If you wish to avoid the company of any one that has been properly introduced, satisfy your own mind that your reasons are correct; and then let no inducement cause you to shrink from treating him with respect, at the same time shunning his company. No gentleman will thus be able either to blame or mistake you.
The mode in which the avowal of love should be made, must of course, depend upon circumstances. It would be impossible to indicate the style in which the matter should be told… Let it, however, be taken as a rule that an interview is best; but let it be remembered that all rules have exceptions…
“A story of discovery, entitlement and love.” – Northern Virginia Magazine
“Remarkable in its similarities to the work of Edith Wharton. The reader feels drawn into a world of glamour, glitz, and supreme hypocrisy. Everything is permissible as long as one does not get caught. It is a drama of manners and the stakes are high—one misstep could mean social oblivion…[Decorum] will appeal to a wide range of readers, particularly those who enjoy period novels such as Age of Innocence and The Portrait of a Lady.” – The Historical Novel Society
“Beautiful heiress Francesca Lund must figure out how to assert her ideas within the confines of 1890’s New York high society.” – Library Journal
“Reminiscent of Washington Square but with a more modern heroine, Decorum illuminates the dark world beneath New York society. Christopherson incorporates a clever mystery and populates the novel with a large cast of characters.” – RT Book Reviews, 4 Stars
About the Author
Kaaren Christopherson is the author of Decorum—a novel about Gilded Age New York—that began taking form in 1999 during a course on writing historical fiction. From that moment, Connor O’Casey (who had been rattling around in her brain for months) finally appeared one night and said, “All right, woman. Here I am. What are you going to do about my story?” So she began to put his words on paper, and he hasn’t kept quiet since. Soon Francesca, Blanche, Tracey, Vinnie, and the rest of the characters began arguing, gossiping, loving, and forming themselves into Kaaren’s first novel.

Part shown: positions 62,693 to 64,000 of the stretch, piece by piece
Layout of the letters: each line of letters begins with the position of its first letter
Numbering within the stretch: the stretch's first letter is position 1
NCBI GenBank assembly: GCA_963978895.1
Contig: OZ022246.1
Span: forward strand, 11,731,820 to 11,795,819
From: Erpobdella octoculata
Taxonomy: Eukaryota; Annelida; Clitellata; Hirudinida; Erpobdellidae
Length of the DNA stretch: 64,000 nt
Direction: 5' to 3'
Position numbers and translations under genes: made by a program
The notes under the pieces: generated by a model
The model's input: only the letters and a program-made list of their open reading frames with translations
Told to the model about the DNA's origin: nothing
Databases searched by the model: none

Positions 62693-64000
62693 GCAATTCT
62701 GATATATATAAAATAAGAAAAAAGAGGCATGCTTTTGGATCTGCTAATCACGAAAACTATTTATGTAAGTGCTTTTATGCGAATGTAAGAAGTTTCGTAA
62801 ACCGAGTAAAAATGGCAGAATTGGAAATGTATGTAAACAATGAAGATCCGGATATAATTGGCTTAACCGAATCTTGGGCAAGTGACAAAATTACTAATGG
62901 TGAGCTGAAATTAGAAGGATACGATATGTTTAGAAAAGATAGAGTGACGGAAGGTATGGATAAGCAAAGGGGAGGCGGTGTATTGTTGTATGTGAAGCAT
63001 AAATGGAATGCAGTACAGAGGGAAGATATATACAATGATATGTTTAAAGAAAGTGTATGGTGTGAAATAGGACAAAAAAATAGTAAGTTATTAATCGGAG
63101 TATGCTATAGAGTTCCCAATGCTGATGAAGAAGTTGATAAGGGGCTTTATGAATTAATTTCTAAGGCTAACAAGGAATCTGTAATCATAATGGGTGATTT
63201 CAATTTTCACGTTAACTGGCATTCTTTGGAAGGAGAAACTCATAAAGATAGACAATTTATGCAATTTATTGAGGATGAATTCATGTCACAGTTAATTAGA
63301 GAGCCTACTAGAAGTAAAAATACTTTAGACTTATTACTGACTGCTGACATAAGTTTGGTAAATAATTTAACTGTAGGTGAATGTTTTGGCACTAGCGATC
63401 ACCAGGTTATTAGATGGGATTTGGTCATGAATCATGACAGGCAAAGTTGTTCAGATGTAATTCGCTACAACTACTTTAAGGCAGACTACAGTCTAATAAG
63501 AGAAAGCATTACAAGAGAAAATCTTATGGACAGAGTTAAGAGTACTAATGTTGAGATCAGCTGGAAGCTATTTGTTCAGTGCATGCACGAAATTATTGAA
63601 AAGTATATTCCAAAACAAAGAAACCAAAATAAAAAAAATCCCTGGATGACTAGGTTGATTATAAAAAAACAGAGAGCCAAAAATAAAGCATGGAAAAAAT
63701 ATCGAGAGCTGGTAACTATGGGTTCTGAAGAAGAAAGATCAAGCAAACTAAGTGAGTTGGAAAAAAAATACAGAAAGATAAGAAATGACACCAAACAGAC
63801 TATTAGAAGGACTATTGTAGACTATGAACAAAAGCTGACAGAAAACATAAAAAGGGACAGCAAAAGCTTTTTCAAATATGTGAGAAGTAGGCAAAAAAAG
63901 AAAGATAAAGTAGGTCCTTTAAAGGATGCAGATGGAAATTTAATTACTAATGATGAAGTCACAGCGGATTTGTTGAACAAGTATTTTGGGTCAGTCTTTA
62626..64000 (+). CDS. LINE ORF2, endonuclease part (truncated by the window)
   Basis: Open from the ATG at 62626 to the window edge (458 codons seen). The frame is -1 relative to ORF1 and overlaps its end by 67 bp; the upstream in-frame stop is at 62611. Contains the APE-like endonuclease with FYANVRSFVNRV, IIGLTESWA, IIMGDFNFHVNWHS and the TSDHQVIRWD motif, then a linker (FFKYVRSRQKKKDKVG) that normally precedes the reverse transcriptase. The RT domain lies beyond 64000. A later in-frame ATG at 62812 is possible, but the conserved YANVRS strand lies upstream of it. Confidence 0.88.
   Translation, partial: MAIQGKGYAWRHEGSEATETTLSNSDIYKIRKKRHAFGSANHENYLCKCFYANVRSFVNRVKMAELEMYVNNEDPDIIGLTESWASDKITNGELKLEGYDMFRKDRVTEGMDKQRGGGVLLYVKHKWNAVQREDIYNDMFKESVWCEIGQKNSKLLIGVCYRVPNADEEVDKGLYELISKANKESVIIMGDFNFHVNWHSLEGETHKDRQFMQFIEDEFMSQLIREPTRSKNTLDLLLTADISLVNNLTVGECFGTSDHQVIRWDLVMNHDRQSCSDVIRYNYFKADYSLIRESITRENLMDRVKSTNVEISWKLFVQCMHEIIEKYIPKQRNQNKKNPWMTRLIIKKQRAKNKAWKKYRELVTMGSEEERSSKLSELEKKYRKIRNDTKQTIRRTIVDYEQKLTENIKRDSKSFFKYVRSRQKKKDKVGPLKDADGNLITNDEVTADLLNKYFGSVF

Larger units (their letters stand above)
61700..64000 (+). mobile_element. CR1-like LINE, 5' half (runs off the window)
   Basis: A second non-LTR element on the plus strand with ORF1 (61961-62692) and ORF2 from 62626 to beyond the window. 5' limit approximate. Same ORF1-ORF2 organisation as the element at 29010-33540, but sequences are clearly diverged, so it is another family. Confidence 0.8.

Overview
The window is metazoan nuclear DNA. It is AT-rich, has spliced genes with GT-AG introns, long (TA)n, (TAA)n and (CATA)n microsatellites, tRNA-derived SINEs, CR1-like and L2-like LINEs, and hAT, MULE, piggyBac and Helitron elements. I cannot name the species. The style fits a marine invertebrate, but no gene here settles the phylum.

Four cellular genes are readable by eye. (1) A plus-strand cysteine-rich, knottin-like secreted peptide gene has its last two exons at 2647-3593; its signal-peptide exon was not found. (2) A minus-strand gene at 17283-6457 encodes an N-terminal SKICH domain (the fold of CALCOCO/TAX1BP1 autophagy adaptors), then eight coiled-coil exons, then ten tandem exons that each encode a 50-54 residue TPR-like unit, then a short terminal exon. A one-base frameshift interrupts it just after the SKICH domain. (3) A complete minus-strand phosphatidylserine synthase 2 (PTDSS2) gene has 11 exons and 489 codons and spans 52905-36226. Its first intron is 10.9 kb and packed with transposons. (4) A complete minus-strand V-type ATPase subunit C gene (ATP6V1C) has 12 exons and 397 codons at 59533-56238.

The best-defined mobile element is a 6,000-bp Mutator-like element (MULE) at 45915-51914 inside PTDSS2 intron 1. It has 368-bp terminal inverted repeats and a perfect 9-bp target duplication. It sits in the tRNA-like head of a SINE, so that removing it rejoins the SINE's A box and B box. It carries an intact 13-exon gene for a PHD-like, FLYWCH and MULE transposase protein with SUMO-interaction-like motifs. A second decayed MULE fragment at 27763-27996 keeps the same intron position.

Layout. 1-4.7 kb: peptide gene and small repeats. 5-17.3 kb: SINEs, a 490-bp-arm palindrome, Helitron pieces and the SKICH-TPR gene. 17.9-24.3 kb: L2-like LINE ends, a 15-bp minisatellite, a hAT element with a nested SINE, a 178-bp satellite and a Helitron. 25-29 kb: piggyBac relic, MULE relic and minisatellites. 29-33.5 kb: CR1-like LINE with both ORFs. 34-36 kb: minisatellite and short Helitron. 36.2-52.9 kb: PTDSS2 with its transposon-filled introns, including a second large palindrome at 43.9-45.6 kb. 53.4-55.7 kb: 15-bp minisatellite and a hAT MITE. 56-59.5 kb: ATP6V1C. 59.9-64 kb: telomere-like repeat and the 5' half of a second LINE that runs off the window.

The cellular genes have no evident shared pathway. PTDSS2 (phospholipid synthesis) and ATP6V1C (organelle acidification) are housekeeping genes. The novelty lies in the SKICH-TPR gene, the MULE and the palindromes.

Kaaren has had a professional career writing and editing for over 30 years and is a senior editor for an international development nonprofit organization in Washington, DC.
She has written fiction since her school days, story poems, children’s books, historical fiction, and time travel, and continues to be active in writer’s groups and writing workshops. In addition to her career as a writer, Kaaren was the owner of a decorative painting business. She loves to travel and prowl through historical sites, galleries, and museums. She is active in several churches in DC and in her local Northern Virginia community, where she shares her home with feline brothers, Archie and Sammy.
A Michigan native, Kaaren received her BA in history and art and her MA in educational administration from Central Michigan University in Mt. Pleasant, Michigan.
For more information visit Kaaren Christopherson's website. You can also find her on Facebook, Twitter, and Goodreads.
Blog Tour ScheduleMonday, January 11
Interview at Oh, for the Hook of a Book!
Tuesday, January 12
Guest Post at With Her Nose Stuck In A Book
Wednesday, January 13
Interview at Back Porchervations
Thursday, January 14
Interview at Boom Baby Reviews
Guest Post at History From a Woman's Perspective
Friday, January 15
Interview at Dianne Ascroft's Blog
Monday, January 18
Interview at The Absurd Book Nerd
Tuesday, January 19
Guest Post at Brooke Blogs
Wednesday, January 20
Interview at Flashlight Commentary
Thursday, January 21
Guest Post at Just One More Chapter
Friday, January 22
Guest Post at The Reading Queen